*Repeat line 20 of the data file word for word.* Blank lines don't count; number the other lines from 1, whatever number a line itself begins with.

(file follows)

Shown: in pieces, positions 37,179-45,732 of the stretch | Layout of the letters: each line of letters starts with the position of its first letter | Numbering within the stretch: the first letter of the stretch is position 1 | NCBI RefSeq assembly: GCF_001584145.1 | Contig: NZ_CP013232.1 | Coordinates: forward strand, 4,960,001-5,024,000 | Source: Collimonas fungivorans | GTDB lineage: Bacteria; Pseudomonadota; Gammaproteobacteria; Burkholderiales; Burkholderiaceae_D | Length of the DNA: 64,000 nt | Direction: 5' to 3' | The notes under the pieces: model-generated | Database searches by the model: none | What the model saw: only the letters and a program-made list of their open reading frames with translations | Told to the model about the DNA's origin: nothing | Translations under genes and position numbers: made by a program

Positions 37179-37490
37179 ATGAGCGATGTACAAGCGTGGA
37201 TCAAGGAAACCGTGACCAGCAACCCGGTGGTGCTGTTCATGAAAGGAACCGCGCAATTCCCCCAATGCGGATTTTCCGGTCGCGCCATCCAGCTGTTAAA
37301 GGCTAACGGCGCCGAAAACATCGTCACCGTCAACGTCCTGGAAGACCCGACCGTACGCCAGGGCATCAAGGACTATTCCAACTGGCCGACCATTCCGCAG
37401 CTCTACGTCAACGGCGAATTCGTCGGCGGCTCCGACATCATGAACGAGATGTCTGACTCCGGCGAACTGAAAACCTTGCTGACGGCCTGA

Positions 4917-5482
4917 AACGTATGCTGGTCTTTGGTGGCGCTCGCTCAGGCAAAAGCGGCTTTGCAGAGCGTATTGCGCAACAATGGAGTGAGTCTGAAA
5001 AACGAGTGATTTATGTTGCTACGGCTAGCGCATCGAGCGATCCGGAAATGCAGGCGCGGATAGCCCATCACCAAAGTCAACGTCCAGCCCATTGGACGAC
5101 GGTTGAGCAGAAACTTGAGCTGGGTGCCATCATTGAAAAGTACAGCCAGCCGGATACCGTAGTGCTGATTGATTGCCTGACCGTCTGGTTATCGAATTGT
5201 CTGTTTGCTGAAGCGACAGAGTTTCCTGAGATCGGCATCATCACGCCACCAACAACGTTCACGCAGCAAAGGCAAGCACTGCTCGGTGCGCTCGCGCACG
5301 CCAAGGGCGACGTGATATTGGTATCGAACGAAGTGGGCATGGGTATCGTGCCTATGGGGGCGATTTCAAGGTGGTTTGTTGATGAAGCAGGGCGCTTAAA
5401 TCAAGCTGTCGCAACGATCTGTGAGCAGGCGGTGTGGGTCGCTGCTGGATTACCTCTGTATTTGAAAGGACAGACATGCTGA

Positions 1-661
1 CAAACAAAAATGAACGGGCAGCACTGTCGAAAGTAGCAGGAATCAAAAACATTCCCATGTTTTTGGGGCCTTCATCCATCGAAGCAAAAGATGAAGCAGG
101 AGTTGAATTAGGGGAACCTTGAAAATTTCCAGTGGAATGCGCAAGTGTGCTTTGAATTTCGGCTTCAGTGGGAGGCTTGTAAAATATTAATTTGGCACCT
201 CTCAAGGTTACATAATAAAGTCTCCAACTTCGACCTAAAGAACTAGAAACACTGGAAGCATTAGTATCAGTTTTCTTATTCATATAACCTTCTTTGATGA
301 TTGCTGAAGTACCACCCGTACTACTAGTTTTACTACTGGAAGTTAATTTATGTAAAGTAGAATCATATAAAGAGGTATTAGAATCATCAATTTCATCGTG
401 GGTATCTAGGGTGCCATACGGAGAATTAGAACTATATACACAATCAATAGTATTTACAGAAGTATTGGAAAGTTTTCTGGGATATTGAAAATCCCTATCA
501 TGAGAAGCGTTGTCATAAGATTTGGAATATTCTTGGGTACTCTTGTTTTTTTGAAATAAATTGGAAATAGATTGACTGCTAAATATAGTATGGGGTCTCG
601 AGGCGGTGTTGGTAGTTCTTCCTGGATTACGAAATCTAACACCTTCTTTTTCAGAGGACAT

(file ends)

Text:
501 TGAGAAGCGTTGTCATAAGATTTGGAATATTCTTGGGTACTCTTGTTTTTTTGAAATAAATTGGAAATAGATTGACTGCTAAATATAGTATGGGGTCTCG